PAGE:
Diana Johnstone’s new book Circle in the Darkness: Memoir of a World Watcher is an lucid, courageous, elegantly-written, uncommonly well-informed reflection on post-World War 2 American and European history. The author traces her journey from Vietnam-era antiwar activism in the 1960s to a nearly five-decade-long career as one of America’s best alternative journalists.
Unlike most writers associated with the left (and the center and right for that matter) Diana Johnstone is not afraid of pursuing the truth about controversial topics, including political assassinations such as those of Issam Sartawi and Olaf Palme; neoliberal bankster dictatorship and the lies that sustain it; NATO’s criminal wars on Serbia, Libya, and Syria, and mendacious demonizations of Russia and China; the interminable crimes of Zionism; and false flags including the Lavon Affair, Operation Ezra and Neremiah, the USS Liberty, Operation Gladio, “the Russians tried to kill the Pope,” and more.
The most controversial topic she tackles is the Holocaust Religion’s replacement of Christianity as the official state religion of Western nations: As she observes, French law “legally establishes the Holocaust as a sacred event above ordinary human history—not so much the event as a whole (as nobody questions the persecution and murder of Jews by the Nazis) but specifically the use of homicidal gas chambers. Instead of the Holocaust, the French have adopted the term Shoah, with even more religious connotations. In all of history, this is the only version of events which is protected by law from revision or even questioning. This amounts to a religious dogma…The Shoah is celebrated officially and unofficially, not only in the annual Shoah commemoration but almost constantly in school rooms, trips to Auschwitz, radio and television programs, books and films. It has de facto replaced Christianity, which indeed had succumbed to laicité over a century ago, as the State religion. It has its martyrs and saints, its holy scripture, its pilgrimages, everything that Christianity had except redemption.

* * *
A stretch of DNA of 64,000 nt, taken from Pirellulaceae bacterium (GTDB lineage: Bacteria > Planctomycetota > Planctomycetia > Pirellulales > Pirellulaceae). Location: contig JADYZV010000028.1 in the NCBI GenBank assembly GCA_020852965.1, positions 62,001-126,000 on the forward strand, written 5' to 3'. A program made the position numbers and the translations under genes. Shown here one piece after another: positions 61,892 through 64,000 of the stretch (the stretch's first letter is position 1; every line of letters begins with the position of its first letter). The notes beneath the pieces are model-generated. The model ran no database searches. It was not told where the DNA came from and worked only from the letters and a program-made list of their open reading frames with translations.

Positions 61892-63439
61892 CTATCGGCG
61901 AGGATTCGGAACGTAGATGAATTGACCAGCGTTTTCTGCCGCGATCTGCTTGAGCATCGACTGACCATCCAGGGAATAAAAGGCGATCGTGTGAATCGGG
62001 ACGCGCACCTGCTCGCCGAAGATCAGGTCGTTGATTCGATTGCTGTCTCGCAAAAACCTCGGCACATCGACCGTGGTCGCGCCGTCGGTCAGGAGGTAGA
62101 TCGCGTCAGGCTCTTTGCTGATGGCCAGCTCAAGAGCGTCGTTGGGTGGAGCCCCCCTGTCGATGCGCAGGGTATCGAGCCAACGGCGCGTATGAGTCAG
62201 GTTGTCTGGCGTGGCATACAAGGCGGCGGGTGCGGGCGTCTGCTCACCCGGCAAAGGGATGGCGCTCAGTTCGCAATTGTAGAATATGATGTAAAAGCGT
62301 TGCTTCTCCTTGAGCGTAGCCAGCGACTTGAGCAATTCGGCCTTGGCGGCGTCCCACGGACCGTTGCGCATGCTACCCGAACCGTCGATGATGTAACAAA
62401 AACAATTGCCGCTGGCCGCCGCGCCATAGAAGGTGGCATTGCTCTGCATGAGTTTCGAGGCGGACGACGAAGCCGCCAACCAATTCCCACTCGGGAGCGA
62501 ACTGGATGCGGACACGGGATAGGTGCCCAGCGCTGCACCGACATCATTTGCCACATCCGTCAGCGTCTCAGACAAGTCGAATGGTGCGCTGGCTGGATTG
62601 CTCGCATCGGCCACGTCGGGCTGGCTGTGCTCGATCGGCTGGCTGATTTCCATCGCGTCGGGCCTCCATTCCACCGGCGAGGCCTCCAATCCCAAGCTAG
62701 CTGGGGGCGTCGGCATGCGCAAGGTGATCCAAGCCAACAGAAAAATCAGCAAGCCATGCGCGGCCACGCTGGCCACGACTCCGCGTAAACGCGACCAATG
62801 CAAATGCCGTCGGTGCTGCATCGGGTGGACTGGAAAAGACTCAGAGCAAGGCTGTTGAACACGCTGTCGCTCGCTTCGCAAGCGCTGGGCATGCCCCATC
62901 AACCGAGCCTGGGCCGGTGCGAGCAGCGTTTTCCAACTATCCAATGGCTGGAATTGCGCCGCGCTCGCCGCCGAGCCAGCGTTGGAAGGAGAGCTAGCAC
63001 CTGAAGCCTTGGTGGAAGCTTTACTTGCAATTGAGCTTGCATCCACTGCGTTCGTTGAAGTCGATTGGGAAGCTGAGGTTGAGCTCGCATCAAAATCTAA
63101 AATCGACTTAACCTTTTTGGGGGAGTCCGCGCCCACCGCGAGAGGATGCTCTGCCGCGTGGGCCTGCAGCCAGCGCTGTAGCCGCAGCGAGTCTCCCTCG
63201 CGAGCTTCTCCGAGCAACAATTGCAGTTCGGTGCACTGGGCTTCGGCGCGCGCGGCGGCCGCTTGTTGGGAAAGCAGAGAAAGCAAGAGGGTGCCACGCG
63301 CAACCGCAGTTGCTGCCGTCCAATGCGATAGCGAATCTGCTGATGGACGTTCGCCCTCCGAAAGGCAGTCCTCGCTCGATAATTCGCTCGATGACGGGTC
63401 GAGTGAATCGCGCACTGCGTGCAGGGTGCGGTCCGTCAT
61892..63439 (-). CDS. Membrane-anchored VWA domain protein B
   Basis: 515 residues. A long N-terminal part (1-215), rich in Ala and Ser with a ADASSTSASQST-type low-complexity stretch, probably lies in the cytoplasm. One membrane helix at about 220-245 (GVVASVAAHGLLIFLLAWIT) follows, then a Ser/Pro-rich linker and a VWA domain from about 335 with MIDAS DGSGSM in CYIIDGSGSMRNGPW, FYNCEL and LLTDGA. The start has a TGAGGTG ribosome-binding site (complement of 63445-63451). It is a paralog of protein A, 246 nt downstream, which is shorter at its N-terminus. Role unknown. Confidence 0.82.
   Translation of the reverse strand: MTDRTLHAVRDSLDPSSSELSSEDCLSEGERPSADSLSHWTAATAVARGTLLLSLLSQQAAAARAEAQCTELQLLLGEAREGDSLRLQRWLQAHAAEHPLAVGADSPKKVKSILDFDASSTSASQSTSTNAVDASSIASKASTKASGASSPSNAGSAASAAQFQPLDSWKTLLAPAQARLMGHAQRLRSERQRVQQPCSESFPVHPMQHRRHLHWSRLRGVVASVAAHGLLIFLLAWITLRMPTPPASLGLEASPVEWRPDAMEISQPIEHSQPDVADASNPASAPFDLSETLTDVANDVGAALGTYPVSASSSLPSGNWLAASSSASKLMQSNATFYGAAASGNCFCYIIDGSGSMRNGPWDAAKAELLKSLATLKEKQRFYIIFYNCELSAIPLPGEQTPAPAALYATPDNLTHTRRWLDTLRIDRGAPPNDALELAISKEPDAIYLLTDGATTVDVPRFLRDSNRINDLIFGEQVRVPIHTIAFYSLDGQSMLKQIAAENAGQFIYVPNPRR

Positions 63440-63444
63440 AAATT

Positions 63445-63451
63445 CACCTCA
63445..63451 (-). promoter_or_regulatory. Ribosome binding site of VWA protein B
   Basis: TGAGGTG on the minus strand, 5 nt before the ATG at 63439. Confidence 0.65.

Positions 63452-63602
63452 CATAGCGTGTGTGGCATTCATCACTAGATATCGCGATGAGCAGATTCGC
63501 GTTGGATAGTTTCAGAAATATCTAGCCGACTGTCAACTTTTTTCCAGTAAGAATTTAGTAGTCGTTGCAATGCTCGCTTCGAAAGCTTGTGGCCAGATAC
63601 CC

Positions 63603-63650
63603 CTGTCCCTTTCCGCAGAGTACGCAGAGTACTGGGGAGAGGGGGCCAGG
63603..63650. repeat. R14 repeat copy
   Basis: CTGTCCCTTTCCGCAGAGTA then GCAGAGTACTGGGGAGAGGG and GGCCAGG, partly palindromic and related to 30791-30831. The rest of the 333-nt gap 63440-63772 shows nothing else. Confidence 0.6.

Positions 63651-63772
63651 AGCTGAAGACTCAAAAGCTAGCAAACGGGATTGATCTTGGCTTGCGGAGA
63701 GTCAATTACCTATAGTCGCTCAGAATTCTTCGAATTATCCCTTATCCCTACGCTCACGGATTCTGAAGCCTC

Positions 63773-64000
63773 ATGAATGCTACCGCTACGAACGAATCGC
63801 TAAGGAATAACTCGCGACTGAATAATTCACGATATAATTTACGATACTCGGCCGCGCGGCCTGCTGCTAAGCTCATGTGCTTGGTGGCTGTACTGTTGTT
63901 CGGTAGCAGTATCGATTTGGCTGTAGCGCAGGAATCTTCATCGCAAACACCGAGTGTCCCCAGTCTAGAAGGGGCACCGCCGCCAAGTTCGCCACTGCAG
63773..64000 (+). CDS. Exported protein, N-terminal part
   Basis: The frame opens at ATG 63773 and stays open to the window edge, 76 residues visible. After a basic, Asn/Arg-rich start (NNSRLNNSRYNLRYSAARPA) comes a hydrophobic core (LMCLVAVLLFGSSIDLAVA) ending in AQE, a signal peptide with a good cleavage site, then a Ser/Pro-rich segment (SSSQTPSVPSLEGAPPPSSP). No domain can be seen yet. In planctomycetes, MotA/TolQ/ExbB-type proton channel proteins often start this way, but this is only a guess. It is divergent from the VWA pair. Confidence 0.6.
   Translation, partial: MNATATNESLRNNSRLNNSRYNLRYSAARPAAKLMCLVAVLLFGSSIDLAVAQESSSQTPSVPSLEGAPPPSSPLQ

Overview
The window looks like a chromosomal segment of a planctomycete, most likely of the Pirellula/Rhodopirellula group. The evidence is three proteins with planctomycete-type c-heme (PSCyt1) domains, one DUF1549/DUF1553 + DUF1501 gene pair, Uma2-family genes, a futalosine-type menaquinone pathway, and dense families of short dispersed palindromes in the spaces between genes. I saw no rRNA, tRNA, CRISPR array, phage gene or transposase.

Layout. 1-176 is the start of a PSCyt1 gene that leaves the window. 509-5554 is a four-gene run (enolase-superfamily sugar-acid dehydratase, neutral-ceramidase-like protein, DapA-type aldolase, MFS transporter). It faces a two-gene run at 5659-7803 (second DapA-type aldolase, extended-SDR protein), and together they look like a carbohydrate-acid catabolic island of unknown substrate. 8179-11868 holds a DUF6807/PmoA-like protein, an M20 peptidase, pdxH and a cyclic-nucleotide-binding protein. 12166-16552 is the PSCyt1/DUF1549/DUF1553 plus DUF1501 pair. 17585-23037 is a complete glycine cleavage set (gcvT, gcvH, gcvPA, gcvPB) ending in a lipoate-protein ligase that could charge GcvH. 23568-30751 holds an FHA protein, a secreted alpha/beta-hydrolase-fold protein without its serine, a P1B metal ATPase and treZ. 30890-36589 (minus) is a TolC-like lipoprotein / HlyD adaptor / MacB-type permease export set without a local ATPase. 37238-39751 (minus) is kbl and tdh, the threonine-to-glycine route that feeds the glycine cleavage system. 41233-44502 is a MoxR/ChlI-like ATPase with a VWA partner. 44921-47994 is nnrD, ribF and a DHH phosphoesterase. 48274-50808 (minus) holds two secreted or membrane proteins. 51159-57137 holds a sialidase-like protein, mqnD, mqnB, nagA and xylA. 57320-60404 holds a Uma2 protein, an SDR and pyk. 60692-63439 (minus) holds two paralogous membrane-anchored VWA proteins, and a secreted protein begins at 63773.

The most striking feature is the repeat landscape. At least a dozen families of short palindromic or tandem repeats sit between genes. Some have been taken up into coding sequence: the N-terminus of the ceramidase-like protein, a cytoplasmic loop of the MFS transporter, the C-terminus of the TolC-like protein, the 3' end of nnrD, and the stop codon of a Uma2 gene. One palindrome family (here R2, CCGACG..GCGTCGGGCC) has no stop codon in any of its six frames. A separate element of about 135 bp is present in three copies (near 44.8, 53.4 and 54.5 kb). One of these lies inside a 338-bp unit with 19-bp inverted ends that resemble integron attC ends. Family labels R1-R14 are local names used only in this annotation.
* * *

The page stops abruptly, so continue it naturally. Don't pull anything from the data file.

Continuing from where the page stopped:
“The proof that a doctrine is a religion is when any questioning of it is regarded as heresy. Any challenge to the Shoah faith is blasphemy and can be punished.” (p.172)
In this interview Diana Johnstone discusses the absurd but highly profitable heretic-hunts of the Holocaust Inquisitors. She also recounts the the horrific assassination of the great Palestinian resistance fighter and peacemaker Issam Sartawi, discusses the collapse of the Left into identity politics and sinister clown shows like Antifa, and holds out hope that ordinary people can make the world better by seeking out and standing up for the truth:
“The fight for truth is the most critical battle in our emerging civil wars. So long as people fail to distinguish between manipulation and honesty, between truth and falsehood, they can neither define correctly what is wrong nor find solutions.” (p. 423).